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Old 05-02-2010, 18:05   #103
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check the original claim

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32 years without a boat related disagreemnnt-------------- surrrrrrrrrrrre. With only two shouldn't be a problem, each should know the other well enough to anticipate the other.
I never claimed to go 32 years without a disagreement. We sometimes fail to achieve consensus on whether it's worthwhile to hoist the spinnaker. What I said was that we've gone 32 years without "confusion and disaster."

The point here is fairly straightforward. If you don't order each other around when you're off the boat, but then you feel entitled to order your spouse around once you're on the boat, your spouse is more likely to avoid spending time on the boat.

I don't know how many times I've had other gents express envy that my wife is so much more into sailing than their wives are. But the reason is quite simple, she doesn't have to assume to a second-class status while aboard our boat.

She and I will be sailing this weekend, by the way, while the rest of you are watching a silly football game on the telly. Eat your hearts out, Captains.
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Old 06-02-2010, 06:12   #104
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As with all languages there are certain usages that conflict with tradition and legal language. True a vessel can only have one Captain - at a time. But the idea is that the Captain is part of a CREW. And as such each member of the crew is responsible and essential in working with and advising the Captain.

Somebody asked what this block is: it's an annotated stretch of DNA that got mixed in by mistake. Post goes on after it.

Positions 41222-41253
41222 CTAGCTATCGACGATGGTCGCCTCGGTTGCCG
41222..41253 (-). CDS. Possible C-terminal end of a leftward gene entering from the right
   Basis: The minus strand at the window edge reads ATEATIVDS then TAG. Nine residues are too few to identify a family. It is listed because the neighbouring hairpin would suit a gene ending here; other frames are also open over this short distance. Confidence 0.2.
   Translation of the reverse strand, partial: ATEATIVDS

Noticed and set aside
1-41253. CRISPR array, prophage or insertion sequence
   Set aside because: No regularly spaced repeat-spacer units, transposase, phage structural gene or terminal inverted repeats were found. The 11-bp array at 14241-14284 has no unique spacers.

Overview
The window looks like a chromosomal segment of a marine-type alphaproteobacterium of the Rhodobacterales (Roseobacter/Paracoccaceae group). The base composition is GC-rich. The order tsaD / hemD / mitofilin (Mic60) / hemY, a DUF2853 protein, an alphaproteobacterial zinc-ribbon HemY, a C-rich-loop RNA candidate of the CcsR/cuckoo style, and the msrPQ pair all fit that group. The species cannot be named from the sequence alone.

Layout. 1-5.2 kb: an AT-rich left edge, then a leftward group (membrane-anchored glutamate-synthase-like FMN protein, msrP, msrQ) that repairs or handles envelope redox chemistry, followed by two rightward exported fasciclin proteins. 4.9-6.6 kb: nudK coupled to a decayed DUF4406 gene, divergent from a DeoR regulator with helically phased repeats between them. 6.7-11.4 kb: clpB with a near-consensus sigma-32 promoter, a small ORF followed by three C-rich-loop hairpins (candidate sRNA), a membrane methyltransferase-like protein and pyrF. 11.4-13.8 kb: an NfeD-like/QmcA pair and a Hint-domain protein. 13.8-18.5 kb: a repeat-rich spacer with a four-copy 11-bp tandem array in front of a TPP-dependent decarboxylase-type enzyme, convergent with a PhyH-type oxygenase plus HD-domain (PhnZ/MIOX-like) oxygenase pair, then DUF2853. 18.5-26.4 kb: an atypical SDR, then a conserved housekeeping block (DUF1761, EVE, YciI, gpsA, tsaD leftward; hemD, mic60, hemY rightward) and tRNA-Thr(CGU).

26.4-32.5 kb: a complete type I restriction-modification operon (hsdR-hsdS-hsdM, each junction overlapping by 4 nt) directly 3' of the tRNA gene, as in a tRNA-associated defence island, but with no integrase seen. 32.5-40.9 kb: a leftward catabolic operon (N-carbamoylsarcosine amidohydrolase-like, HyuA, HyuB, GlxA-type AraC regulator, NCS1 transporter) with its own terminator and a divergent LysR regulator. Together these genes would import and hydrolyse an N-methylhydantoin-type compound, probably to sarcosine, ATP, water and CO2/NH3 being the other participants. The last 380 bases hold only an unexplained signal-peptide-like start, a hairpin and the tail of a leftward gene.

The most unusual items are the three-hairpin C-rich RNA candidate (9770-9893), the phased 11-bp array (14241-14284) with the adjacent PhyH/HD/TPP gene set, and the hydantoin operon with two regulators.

When checking in to a foreign country they want "The Captain" to do the formalities - lots of these places are not up-to-date on the gender revolution stuff. They still operate on the old traditional rules.
A better choice of words might be "Two Captains" which also happens to be a the name of a famous cruising couple's website. But on the legal side another thread somewhere put up an interesting aspect involving be able to move, dispose, or return a vessel to the home country if the check-in Captain dies. There is a legal form that is internationally recognized as enabling the surviving undeclared Captain to take over the vessel and check-out without lengthy legal hassles.
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Old 06-02-2010, 13:08   #105
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Gosh, i think there are probably as many arrangements as there are couples. If it works, it works. In an emergency, people usually "take" responsibility so there might easily a captain for one part of a trip, another for another part and so on. One of the emergencies could easily be the other one is injured, of course.

On small boats, the owner is the ultimate shot-caller. If there's someone else as skipper then owner has but one call - to fire the skipper, who then leaves te boat - but this is usually for larger pleasure boats.

If you are joint owners it's gonna be difficult to be anything other than joint (ish) skippers, but each leading at whatever task is to hand from cooking and cleaning to sail trimming and diesel maintenance. Could be male or female in any of the above imho. I'm usually the best person at cleaning, but if I'm incapacitated, well, then it's obviously important that she takes over...